Voices

A life and death story of clean water in Rwanda

Twenty-four years after the genocide in Rwanda, children like Julius — a top student in his school — continue to die from poverty and lack of clean water. As Rich Stearns wraps up his tenure as World Vision U.S. president, he is dedicated to ending this needless loss of life in Rwanda and around the world.

Twenty-four years after the Rwanda genocide, children like Julius — a top student in his school — continue to die from poverty and lack of clean water.

As Rich Stearns wraps up his tenure as World Vision U.S. president, he is dedicated to ending this needless loss of life, in Rwanda and around the world.

*     *     *

The room on the second floor of the Kigali Genocide Memorial in Rwanda’s capital is quiet, tastefully arranged, and thoroughly gut-wrenching. This is the Children’s Room, featuring photographs of small boys and girls along with their names, single-digit ages, likes and dislikes — and the brutal ways they died during the 1994 genocide.

It’s not easy to face the horrific loss of precious young lives. But I’ve learned it’s necessary. A broken heart motivates change. That’s why Rwanda, through its memorials and a weeklong period of mourning each April, continues to confront its national tragedy in which 800,000 people, young and old, died during 100 days from April through June 24 years ago.

Children still die needlessly in Rwanda, but not from ethnic violence. The killer is more benign but just as effective: poverty. Unsafe water plagues about half the population.

Last November in Gatsibo district, a 17-year-old boy named Julius waded too deep into a dirty pond to get water. He got stuck and drowned. Julius was a standout student in his community. The headmaster of his school says, “Our country lost a very strong young man. His performance indicated that he would make a great contribution to Rwanda — his marks were above distinction.”

Julius died before finding out that he scored high enough on his national exam to qualify for a scholarship to a top-notch college.

The pond that snuffed out Julius’ promising future was his family’s only water source. Francisca, Julius’ heartbroken mother, appealed to me, “Please help us get clean water because we don’t want any more children like Julius to die.”

Twenty-four years after the genocide in Rwanda, children like Julius — a top student in his school — continue to die from poverty and lack of clean water. As Rich Stearns wraps up his tenure as World Vision U.S. president, he is dedicated to ending this needless loss of life in Rwanda and around the world.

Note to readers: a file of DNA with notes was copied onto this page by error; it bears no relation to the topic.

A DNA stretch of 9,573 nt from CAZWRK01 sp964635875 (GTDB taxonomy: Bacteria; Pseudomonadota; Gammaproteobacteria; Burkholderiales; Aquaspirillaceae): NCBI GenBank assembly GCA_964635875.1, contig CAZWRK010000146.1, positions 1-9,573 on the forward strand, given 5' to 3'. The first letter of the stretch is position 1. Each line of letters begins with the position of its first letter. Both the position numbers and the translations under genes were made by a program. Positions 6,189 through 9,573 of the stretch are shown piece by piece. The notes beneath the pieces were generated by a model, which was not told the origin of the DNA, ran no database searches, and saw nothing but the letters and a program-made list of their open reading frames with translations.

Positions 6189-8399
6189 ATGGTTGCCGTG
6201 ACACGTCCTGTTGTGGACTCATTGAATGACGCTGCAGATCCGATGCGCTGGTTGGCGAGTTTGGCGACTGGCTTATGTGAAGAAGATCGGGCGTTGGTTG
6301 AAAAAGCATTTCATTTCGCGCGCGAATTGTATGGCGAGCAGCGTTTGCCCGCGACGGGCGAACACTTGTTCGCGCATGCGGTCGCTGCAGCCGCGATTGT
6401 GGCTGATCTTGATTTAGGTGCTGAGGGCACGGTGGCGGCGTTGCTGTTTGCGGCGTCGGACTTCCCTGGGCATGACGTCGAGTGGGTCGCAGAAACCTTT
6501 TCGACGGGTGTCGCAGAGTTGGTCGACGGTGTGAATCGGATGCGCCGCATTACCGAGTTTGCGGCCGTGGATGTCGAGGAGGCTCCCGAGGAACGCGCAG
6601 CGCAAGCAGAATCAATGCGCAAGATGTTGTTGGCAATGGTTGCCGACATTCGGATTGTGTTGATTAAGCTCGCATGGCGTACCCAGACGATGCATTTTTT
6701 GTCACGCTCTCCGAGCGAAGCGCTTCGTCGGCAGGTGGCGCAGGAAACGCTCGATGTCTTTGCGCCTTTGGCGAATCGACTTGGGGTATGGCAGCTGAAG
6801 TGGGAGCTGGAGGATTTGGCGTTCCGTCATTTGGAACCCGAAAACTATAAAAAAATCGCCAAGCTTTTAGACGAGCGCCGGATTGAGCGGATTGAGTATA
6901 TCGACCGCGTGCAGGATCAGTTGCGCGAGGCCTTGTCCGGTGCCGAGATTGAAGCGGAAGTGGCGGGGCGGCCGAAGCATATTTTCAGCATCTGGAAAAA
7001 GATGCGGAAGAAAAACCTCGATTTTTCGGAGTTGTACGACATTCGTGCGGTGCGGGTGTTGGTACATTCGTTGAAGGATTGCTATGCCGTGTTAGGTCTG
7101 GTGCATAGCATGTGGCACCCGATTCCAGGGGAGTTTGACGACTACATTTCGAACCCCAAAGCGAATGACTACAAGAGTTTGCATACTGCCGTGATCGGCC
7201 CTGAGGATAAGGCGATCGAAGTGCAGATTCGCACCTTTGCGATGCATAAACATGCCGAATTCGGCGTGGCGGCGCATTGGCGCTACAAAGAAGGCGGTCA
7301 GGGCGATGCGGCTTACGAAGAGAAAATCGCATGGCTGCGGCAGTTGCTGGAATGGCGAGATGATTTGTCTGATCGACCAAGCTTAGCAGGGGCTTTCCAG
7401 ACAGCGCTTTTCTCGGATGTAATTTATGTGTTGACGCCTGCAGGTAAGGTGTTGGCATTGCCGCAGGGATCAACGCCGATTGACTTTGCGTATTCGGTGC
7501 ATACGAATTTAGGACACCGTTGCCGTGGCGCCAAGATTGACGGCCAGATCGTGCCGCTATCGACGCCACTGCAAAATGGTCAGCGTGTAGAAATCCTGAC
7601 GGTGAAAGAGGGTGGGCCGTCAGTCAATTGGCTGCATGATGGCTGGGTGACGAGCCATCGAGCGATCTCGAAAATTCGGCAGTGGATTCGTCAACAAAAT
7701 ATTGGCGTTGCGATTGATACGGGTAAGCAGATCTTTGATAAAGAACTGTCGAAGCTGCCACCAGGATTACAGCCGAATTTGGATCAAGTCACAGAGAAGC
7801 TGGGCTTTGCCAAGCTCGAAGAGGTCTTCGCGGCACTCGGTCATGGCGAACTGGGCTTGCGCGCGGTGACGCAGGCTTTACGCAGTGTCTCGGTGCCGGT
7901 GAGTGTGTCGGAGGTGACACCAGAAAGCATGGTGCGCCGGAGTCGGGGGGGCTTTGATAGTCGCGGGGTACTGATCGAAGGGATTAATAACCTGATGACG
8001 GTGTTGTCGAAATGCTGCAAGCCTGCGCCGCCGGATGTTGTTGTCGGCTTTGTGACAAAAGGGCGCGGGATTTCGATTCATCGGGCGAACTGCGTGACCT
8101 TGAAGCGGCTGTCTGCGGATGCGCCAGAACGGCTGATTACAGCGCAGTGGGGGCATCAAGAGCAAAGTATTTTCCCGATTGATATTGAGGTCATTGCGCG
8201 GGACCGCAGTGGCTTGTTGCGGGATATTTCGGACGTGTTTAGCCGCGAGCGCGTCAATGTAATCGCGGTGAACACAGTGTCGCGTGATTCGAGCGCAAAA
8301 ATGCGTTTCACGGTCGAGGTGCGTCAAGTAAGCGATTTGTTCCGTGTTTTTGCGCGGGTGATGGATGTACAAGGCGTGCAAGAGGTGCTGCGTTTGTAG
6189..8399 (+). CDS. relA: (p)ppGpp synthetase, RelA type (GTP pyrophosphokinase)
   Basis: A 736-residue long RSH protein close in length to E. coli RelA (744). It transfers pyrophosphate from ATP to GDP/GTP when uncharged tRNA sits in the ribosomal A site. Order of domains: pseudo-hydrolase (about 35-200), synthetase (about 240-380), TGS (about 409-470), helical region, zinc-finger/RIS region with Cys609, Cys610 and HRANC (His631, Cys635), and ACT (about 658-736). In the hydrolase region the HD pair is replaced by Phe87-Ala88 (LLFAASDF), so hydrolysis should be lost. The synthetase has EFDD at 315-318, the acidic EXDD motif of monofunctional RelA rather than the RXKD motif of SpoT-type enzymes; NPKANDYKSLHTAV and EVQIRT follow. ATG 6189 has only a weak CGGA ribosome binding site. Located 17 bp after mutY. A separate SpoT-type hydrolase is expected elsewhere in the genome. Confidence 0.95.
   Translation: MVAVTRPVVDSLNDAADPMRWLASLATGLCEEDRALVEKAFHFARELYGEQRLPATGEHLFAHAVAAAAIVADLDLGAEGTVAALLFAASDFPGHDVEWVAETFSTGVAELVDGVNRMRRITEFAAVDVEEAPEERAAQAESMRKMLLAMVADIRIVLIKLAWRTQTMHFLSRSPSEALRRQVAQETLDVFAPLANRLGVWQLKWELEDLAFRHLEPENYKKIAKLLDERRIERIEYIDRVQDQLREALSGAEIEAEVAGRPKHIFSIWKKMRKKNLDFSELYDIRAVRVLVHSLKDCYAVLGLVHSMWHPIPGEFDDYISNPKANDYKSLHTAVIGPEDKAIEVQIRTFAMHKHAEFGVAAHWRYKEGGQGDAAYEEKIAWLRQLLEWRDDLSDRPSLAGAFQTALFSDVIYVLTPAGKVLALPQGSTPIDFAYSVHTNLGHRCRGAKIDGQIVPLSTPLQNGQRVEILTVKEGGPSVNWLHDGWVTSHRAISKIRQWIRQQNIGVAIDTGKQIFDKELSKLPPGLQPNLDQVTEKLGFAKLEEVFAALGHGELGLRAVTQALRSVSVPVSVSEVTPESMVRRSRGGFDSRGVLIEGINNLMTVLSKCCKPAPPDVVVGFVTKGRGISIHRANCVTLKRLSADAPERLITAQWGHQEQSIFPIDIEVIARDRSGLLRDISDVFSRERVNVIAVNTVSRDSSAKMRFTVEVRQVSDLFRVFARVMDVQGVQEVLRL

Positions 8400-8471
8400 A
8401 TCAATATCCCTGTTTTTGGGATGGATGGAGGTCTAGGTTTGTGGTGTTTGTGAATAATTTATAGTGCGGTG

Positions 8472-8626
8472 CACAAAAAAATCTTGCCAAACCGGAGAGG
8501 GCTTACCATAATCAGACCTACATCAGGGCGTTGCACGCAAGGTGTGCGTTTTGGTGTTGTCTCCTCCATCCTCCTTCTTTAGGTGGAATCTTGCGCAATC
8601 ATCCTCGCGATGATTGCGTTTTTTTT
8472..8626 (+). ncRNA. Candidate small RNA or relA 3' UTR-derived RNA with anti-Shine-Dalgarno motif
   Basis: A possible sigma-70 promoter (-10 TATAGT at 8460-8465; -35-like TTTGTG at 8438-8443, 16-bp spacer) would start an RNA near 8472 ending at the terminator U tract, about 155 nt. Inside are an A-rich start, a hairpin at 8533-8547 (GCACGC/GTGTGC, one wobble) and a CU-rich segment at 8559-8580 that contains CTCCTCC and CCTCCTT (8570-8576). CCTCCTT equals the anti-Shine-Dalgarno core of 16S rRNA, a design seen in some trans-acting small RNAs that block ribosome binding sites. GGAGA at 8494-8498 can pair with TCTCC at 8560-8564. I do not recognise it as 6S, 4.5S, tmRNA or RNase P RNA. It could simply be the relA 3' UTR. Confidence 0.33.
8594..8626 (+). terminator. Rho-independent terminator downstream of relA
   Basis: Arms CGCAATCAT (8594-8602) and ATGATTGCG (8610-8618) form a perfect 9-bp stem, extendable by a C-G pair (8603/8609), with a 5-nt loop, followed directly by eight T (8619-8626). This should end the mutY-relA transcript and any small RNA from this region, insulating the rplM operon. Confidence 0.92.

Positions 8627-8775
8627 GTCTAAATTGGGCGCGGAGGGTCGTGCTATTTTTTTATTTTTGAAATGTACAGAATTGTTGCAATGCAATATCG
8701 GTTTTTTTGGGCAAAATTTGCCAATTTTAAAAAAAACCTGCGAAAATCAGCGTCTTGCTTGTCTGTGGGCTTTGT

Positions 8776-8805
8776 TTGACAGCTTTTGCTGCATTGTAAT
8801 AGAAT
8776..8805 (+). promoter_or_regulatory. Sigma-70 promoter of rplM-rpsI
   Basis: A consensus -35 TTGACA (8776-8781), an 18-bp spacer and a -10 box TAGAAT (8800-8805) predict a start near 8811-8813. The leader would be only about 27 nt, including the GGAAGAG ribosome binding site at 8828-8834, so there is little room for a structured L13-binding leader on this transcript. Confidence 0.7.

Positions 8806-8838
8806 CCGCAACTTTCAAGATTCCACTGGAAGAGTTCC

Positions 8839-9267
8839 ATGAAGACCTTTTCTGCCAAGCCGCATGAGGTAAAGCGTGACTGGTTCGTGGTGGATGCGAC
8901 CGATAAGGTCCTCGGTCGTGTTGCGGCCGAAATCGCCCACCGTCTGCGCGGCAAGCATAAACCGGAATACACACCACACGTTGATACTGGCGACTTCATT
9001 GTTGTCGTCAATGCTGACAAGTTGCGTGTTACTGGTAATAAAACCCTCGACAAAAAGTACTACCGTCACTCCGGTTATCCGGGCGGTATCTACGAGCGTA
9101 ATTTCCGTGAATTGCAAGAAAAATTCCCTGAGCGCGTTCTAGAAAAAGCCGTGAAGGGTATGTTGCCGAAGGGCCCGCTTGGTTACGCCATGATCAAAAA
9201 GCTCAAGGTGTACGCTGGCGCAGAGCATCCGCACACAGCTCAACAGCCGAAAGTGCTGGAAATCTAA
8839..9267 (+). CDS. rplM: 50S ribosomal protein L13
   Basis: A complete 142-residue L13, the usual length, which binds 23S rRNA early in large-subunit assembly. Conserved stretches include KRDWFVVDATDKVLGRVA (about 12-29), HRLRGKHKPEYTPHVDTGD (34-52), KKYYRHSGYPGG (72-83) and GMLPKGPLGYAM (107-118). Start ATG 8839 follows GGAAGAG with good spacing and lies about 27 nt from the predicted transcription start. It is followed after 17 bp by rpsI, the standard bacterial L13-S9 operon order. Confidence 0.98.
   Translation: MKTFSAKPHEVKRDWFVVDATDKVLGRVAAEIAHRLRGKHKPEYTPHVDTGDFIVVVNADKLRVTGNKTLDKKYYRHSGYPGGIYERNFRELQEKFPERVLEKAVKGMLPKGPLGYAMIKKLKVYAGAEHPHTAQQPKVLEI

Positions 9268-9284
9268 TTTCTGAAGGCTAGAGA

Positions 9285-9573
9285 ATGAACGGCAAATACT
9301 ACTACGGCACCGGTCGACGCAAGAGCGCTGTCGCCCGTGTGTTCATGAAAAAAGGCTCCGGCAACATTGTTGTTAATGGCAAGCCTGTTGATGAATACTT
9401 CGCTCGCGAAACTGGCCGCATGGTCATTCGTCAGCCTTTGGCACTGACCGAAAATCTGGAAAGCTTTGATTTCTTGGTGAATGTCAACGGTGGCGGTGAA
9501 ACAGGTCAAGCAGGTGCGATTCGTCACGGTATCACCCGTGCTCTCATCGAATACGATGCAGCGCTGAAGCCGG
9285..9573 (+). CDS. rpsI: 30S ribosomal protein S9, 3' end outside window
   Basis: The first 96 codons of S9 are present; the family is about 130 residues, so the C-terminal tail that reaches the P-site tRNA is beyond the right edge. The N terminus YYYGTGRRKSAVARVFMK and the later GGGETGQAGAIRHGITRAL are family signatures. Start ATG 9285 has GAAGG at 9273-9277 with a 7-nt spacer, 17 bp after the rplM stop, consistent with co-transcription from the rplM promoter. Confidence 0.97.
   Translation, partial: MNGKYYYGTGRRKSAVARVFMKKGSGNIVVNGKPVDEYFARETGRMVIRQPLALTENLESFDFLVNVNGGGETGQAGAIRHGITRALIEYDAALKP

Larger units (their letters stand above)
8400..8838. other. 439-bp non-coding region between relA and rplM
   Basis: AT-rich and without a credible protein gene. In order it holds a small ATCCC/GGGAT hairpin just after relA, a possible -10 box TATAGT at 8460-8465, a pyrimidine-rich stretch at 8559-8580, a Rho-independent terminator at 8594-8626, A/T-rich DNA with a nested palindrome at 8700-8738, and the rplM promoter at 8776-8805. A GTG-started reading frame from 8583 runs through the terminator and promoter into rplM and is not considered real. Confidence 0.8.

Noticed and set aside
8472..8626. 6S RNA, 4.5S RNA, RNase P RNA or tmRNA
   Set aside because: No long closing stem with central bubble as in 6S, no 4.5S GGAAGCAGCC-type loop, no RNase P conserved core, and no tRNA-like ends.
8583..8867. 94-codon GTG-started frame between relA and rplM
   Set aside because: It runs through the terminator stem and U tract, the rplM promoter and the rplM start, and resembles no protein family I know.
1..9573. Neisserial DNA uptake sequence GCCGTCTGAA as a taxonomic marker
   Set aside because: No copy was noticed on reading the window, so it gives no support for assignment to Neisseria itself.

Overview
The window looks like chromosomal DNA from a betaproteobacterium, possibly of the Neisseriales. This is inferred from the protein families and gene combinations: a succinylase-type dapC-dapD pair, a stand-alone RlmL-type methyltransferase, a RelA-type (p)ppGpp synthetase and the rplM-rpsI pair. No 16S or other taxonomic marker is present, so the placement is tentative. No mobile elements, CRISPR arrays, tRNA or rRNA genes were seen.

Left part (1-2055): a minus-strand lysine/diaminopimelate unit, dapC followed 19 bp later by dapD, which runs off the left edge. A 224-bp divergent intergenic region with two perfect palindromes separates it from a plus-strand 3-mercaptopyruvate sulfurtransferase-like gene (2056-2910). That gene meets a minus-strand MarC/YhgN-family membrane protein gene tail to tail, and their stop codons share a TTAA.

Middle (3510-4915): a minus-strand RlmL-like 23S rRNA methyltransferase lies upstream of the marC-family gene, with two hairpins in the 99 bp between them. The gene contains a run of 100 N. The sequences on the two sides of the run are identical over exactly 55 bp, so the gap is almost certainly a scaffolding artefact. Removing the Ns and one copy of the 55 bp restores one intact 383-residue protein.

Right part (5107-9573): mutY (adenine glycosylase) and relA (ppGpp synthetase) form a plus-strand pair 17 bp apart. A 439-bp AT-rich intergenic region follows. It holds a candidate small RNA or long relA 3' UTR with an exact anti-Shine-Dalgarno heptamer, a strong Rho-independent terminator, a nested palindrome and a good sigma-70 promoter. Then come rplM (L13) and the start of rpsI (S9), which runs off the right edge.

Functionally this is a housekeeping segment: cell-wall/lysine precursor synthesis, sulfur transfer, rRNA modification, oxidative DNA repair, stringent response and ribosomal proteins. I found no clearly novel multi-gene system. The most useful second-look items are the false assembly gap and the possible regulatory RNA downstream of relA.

Julius’s mother Francisca holds his death certificate. (©2018 World Vision/photo by Jon Warren)

That’s what I intend to do. In my last months as World Vision U.S. president, I’m committed to making sure every person in our Rwanda project areas will have access to clean water within five years. This is part of World Vision’s goal to provide clean water for everyone, everywhere we work by 2030 — Rwanda is where we’ll finish the job first.

We’re working with the Rwandan government, which has its own ambitious plan to bring clean water to all citizens by 2024. “Your goals are our goals,” Prime Minister Édouard Ngirente tells me.

This partnership has already brought change in Gicumbi district, where a new 6.8-kilometer pipeline provides clean water for about 8,000 people. There I met 15-year-old Isabelle, a standout student like Julius had been. Her headmaster and teachers rave about her. I watched in amazement as she vigorously scribbled on a chalkboard in her home, solving a complex calculus problem and smiling the entire time.

Twenty-four years after the genocide in Rwanda, children like Julius — a top student in his school — continue to die from poverty and lack of clean water. As Rich Stearns wraps up his tenure as World Vision U.S. president, he is dedicated to ending this needless loss of life in Rwanda and around the world.
Rich Stearns visits Isabelle at her home in Rwanda. (©2018 World Vision/photo by Jon Warren)

The new water tap is a short walk away, so Isabelle can quickly fill up in the morning before school and spend her time afterward on homework. These days she doesn’t get sick and miss class as she used to from drinking water from a contaminated stream.

Isabelle and Julius: two exceptionally brilliant, beloved youngsters, one alive, one dead — and the difference is clean water.

But Rwanda is hardly the only place where this happens. Every day, more than 800 children under age 5 worldwide die of diarrhea, which as we know is completely preventable with clean water and proper hygiene. These are utterly needless deaths of precious children. We must face this.

And then we must change it. It’s not only the job of large organizations and governments to solve the global water crisis. We need everyone to push in the same direction. Most of us easily spend $50 in one restaurant meal or a trip to the grocery store — that’s how little it takes for World Vision to provide lasting clean water for one person.

Are you willing to change a life? Next month is World Vision’s Global 6K for Water, an event mobilizing water-wealthy people like us to walk or run the typical distance developing-world women and children have to go to get water. Every person who registers saves a child from the desperation of dirty water.

By participating, we protest the needless loss of precious children. With each step, we signal hope to brokenhearted mothers like Francisca.


Read more about World Vision’s Global 6K for Water.

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